Hiromi Kawakami writes the sort of novels you can love for their atmosphere alone. Her characters lead attractively unelaborate lives and are united in their attitude of equable epicureanism ...That’s the distinctive Kawakami atmosphere. It’s the reason for her cult following ...The Ten Loves of Mr Nishino, will satisfy aficionados ... Pinned down on the page of a newspaper, The Ten Loves of Mr Nishino risks sounding creepy. This slight book’s beguiling and beautiful mystery is best left for readers to discover by themselves.
The novel’s chapters, each recounting a brief dalliance, provide a tantalizingly incomplete mosaic of this elusive Casanova, from his lusty school days to his sad final years seducing housewives ... He’s the Don Draper of Japanese fiction, the sort of person everyone knows without ever really knowing ... The Freudian explanation is anticlimactic, not least because it rings false—people are greater than the sum of their childhood traumas, after all. As with Nishino himself, it’s mystery that makes Ms. Kawakami’s book so enticing.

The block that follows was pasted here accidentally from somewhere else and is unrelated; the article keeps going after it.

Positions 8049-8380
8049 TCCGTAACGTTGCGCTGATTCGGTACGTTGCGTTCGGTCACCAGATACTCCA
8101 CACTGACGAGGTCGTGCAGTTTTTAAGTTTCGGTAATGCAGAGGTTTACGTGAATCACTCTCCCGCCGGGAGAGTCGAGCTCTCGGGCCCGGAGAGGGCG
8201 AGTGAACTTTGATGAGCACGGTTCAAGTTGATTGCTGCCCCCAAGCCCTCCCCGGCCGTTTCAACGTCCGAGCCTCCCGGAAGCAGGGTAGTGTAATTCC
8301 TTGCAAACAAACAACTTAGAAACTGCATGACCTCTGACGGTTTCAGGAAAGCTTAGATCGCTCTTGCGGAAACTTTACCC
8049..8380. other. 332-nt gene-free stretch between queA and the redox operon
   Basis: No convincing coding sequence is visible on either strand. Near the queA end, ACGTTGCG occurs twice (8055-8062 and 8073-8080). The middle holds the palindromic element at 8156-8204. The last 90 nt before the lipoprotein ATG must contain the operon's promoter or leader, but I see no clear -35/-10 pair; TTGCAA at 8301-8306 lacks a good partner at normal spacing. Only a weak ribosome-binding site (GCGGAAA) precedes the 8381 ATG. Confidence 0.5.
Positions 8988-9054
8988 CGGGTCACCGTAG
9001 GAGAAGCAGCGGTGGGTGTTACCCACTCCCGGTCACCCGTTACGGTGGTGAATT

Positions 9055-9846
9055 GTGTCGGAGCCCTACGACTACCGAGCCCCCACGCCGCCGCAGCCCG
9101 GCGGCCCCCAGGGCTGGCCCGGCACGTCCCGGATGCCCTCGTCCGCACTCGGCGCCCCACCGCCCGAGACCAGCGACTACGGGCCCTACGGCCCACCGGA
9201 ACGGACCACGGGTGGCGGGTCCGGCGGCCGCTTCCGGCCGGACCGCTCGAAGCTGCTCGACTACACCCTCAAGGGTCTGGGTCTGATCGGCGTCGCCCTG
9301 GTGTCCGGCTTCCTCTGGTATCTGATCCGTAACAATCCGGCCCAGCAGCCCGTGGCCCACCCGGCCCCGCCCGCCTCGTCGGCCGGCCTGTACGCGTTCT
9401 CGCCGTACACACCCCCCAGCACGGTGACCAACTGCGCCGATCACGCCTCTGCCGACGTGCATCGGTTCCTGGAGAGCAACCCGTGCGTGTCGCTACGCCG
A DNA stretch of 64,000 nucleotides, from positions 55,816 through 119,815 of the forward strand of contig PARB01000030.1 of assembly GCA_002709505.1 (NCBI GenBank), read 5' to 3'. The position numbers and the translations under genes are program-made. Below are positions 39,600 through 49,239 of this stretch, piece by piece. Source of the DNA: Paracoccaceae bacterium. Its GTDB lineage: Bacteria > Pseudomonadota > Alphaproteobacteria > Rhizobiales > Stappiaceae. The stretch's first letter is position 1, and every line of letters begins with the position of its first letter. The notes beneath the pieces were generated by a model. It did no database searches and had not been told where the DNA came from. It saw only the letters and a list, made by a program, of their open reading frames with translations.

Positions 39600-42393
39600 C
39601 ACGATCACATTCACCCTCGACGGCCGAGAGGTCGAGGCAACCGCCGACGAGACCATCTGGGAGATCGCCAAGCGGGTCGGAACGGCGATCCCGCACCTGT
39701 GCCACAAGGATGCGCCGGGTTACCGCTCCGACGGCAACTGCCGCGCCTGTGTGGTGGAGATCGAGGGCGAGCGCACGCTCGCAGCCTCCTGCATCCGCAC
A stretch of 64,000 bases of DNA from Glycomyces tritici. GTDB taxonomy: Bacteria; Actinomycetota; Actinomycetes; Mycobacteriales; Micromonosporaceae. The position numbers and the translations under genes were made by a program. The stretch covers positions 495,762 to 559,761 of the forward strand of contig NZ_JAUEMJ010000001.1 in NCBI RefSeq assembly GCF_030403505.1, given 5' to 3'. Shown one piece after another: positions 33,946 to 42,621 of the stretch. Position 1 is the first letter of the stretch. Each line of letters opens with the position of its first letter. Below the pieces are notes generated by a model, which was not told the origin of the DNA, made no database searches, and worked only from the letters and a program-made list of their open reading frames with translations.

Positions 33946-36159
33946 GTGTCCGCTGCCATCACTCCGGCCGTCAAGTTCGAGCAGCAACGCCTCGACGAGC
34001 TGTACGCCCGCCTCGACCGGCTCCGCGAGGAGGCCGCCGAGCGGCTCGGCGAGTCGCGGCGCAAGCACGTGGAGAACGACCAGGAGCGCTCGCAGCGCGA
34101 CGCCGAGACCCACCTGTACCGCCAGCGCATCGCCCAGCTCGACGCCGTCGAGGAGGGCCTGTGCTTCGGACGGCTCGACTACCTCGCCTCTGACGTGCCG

If ostensibly always about Nishino, this is, of course, also very much the women's book -- their stories, and their lives, in which Nishino happened to play a(n often significant (and memorable) -- but very temporary) role. Here, too, we only see slivers of their lives, rather than full pictures, but Kawakami's rich, varied cast does make for intriguing glimpses of these different lives, and ultimately an impressive panoramic view of contemporary Japanese women's lives. Leaving aside a few odd touches...The Ten Loves of Nishinois a neat little semi-ronde of a novel, quite well balanced between the man at its center and the women here who reveal themselves, and him, in their various portrait-reminiscences